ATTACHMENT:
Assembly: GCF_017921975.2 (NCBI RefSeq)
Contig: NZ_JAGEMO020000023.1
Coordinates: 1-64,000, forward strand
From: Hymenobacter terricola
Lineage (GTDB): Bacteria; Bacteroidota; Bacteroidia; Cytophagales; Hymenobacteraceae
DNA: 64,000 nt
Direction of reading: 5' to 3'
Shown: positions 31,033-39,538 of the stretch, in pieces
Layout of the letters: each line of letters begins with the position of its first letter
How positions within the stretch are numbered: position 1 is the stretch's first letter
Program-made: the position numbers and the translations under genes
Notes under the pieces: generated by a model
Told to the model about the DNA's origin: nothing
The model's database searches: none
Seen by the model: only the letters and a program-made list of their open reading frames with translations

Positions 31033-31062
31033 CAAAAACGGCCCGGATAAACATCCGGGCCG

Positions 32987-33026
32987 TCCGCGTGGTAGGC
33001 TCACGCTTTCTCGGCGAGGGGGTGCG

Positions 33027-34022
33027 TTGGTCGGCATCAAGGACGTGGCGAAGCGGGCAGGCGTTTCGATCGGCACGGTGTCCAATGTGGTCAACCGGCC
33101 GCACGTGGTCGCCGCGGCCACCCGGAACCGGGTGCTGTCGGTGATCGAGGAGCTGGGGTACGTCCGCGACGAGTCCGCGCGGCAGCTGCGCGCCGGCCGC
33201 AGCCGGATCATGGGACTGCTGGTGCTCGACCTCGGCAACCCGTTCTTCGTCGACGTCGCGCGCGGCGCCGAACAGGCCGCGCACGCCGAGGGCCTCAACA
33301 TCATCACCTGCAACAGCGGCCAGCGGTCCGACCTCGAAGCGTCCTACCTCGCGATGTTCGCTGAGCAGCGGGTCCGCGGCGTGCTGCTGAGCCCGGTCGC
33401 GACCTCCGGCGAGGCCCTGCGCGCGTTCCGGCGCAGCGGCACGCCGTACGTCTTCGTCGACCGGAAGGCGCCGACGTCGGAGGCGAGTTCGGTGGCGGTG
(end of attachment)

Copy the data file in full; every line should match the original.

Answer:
Assembly: GCF_017921975.2 (NCBI RefSeq)
Contig: NZ_JAGEMO020000023.1
Coordinates: 1-64,000, forward strand
From: Hymenobacter terricola
Lineage (GTDB): Bacteria; Bacteroidota; Bacteroidia; Cytophagales; Hymenobacteraceae
DNA: 64,000 nt
Direction of reading: 5' to 3'
Shown: positions 31,033-39,538 of the stretch, in pieces
Layout of the letters: each line of letters begins with the position of its first letter
How positions within the stretch are numbered: position 1 is the stretch's first letter
Program-made: the position numbers and the translations under genes
Notes under the pieces: generated by a model
Told to the model about the DNA's origin: nothing
The model's database searches: none
Seen by the model: only the letters and a program-made list of their open reading frames with translations

Positions 31033-31062
31033 CAAAAACGGCCCGGATAAACATCCGGGCCG

Positions 32987-33026
32987 TCCGCGTGGTAGGC
33001 TCACGCTTTCTCGGCGAGGGGGTGCG

Positions 33027-34022
33027 TTGGTCGGCATCAAGGACGTGGCGAAGCGGGCAGGCGTTTCGATCGGCACGGTGTCCAATGTGGTCAACCGGCC
33101 GCACGTGGTCGCCGCGGCCACCCGGAACCGGGTGCTGTCGGTGATCGAGGAGCTGGGGTACGTCCGCGACGAGTCCGCGCGGCAGCTGCGCGCCGGCCGC
33201 AGCCGGATCATGGGACTGCTGGTGCTCGACCTCGGCAACCCGTTCTTCGTCGACGTCGCGCGCGGCGCCGAACAGGCCGCGCACGCCGAGGGCCTCAACA
33301 TCATCACCTGCAACAGCGGCCAGCGGTCCGACCTCGAAGCGTCCTACCTCGCGATGTTCGCTGAGCAGCGGGTCCGCGGCGTGCTGCTGAGCCCGGTCGC
33401 GACCTCCGGCGAGGCCCTGCGCGCGTTCCGGCGCAGCGGCACGCCGTACGTCTTCGTCGACCGGAAGGCGCCGACGTCGGAGGCGAGTTCGGTGGCGGTG